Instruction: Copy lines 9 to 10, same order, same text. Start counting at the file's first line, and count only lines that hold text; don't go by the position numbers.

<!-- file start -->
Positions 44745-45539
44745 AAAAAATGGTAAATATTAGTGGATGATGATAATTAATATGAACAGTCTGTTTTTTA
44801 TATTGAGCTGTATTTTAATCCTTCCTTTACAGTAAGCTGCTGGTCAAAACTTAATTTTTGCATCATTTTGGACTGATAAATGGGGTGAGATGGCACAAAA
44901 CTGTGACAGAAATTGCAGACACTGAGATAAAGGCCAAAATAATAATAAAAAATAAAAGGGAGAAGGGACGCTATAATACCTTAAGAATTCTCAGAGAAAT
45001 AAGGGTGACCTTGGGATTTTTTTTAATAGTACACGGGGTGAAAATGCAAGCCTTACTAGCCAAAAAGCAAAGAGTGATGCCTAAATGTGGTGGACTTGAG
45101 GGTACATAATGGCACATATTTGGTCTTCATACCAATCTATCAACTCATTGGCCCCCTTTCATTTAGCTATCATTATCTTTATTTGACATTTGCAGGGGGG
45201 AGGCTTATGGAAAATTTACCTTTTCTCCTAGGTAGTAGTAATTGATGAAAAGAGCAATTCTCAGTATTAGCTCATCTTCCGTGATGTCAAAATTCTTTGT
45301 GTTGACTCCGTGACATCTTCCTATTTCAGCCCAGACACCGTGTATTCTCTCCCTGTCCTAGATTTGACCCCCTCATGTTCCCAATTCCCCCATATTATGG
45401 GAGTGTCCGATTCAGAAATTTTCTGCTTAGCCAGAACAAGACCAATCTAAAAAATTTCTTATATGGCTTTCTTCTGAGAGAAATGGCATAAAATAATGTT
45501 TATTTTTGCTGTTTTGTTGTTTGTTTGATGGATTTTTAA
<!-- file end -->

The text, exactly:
45401 GAGTGTCCGATTCAGAAATTTTCTGCTTAGCCAGAACAAGACCAATCTAAAAAATTTCTTATATGGCTTTCTTCTGAGAGAAATGGCATAAAATAATGTT
45501 TATTTTTGCTGTTTTGTTGTTTGTTTGATGGATTTTTAA